Sylvia atricapilla



This is one of the bigger warblers, and the sexes differ. The male is greyish brown on top, smoky-grey underneath (palest beneath the tail and on the throat) with a grey face and back of the neck. There's a whitish ring around the eye and the diagnostic black cap on the head. Females and juveniles resemble each other; they're browner than the adult male, with brownish-grey underparts, the cap has a reddish-brown tinge, and the pale ring around the eye is still evident.


Summer habitats including woodlands with at least some deciduous trees and a combination of trees and bushes; tends towards thickets and other areas with dense, bushy vegetation. May also visit mature parkland and gardens.


Blackcaps can be territorial and may attack other birds, particularly if they invade the Blackcap's feeding space. This is an energetic bird that is fairly inconspicuous.


Summer diet includes caterpillars, flies and beetles. Autumn and winter diet includes honeysuckle, holly, mistletoe and sea buckthorn. Will feed on what is convenient and abundant, including scraps, nectar, fallen apples and from feeders.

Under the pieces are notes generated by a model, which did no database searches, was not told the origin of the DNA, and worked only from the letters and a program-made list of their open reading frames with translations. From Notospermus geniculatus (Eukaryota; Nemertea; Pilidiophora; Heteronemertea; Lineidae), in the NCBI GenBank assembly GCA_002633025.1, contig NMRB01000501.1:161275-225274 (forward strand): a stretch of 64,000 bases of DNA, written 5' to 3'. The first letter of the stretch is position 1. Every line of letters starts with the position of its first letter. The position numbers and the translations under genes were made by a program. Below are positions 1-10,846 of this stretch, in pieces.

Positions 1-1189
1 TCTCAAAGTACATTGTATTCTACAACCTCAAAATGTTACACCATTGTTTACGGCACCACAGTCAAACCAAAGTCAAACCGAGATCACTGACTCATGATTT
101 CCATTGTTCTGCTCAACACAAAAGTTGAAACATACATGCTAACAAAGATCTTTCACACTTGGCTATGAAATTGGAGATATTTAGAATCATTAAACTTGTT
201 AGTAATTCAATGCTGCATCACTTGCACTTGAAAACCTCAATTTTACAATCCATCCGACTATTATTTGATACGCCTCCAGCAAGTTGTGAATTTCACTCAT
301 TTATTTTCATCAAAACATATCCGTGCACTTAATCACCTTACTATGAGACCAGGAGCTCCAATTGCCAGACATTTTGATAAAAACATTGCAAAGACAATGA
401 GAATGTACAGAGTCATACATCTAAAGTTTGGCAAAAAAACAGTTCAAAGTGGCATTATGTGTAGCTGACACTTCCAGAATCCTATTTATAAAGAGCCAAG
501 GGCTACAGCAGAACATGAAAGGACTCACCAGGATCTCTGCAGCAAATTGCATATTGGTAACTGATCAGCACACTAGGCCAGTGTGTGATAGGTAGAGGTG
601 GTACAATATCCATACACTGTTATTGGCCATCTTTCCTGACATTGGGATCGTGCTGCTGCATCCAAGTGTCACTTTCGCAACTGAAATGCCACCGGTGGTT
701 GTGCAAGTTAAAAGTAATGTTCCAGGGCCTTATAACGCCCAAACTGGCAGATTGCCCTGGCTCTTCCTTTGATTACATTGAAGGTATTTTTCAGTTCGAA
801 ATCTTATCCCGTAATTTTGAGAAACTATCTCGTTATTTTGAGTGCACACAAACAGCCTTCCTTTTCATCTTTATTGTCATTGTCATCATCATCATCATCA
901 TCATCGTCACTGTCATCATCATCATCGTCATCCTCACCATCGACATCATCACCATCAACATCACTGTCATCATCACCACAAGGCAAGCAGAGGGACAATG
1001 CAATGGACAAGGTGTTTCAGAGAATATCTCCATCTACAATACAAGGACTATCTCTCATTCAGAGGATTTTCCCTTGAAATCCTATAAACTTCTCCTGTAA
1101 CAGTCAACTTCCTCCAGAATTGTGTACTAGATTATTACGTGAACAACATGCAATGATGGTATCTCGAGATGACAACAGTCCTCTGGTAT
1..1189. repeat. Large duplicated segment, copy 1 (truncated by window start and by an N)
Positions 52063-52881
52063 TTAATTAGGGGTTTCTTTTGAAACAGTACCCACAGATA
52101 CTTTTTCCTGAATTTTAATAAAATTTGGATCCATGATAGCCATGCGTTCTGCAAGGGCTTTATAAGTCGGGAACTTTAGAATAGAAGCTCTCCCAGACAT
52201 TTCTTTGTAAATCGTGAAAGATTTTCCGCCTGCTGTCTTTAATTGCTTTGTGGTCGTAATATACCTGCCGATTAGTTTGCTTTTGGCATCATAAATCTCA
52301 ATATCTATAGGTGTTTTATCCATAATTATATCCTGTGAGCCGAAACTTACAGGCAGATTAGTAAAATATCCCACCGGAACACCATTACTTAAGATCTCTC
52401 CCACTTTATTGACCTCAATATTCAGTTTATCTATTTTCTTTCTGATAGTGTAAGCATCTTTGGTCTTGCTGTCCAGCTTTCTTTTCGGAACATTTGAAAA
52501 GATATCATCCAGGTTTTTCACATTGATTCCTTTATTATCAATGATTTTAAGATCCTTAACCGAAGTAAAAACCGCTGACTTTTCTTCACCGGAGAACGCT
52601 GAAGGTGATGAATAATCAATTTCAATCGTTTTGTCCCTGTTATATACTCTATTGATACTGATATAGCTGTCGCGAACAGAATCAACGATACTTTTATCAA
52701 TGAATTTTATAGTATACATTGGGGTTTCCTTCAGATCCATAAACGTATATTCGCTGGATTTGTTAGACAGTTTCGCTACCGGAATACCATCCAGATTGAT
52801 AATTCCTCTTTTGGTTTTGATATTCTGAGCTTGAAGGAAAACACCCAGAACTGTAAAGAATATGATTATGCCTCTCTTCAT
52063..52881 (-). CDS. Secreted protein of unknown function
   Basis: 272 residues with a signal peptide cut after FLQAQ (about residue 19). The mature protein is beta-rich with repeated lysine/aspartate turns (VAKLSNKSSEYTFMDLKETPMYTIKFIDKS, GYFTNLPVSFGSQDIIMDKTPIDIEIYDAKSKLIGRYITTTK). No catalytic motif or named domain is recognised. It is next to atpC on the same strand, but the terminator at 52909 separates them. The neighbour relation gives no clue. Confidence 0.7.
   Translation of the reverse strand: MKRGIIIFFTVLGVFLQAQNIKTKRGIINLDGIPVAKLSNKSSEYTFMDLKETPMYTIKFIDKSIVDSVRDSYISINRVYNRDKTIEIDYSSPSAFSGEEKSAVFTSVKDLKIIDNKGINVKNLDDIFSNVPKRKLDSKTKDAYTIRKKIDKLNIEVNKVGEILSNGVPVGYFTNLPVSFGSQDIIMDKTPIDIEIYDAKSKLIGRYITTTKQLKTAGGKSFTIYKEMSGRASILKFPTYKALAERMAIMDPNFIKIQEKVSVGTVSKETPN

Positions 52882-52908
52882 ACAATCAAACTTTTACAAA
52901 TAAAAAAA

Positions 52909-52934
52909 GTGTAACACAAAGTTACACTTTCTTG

Breeding takes place in April and May, with both parents incubating a clutch of 4 or 5 eggs for 13 – 14 days. The young are tended to by both parents and leave the nest at about 10-12 days old. A second brood may be laid, particularly by birds in the south of the region.


Populations in the northern areas of their reach are migratory, while birds of the southern habitats are mostly residential. Blackcaps are predominately summer visitors to the region, arriving during April and May. The region also plays host to a small number of birds over winter (about 3000), most of these from the north-east of Europe. Breeding birds of the region usually spend winter in Spain and Portugal via France, and some go to West Africa. Over 1.2 million pairs breed in the UK and 10 000–20 000 in Ireland.

Observation Tips

These birds are widespread when breeding, with males singing fully by the middle of April. Birds who remain in the region for winter are harder to find, but some of them feed habitually from the same feeders in gardens.


The rich, melodious song resembles a Garden Warbler's, however it is more jolty and the speed is more varied. Has phrases and notes, and generally ends with a songful climax. Has a 'tack' call and a churring call as well; some birds may mimic other birdsong.
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